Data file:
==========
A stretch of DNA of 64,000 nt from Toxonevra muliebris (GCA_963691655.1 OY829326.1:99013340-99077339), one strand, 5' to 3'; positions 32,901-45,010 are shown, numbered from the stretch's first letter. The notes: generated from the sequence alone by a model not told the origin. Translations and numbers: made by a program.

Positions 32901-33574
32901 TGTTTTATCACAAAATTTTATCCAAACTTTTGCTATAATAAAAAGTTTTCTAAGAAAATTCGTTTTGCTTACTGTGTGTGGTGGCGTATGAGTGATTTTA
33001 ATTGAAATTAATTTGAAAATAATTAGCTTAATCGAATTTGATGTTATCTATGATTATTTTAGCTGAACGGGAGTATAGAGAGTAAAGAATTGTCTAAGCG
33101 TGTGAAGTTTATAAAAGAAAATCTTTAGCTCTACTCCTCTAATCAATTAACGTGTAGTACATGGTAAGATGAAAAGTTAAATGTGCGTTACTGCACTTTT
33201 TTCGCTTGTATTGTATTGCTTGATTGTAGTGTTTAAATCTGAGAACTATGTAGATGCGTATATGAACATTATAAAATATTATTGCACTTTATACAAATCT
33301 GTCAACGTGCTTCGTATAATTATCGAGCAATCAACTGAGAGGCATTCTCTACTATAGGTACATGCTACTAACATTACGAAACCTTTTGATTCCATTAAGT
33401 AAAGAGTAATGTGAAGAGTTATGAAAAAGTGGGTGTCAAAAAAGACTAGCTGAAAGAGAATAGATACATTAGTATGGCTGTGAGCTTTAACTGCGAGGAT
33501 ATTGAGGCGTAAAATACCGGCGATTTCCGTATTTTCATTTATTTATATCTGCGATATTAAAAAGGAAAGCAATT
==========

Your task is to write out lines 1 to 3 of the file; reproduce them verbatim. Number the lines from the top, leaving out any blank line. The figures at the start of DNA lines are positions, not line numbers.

A stretch of DNA of 64,000 nt from Toxonevra muliebris (GCA_963691655.1 OY829326.1:99013340-99077339), one strand, 5' to 3'; positions 32,901-45,010 are shown, numbered from the stretch's first letter. The notes: generated from the sequence alone by a model not told the origin. Translations and numbers: made by a program.

Positions 32901-33574
32901 TGTTTTATCACAAAATTTTATCCAAACTTTTGCTATAATAAAAAGTTTTCTAAGAAAATTCGTTTTGCTTACTGTGTGTGGTGGCGTATGAGTGATTTTA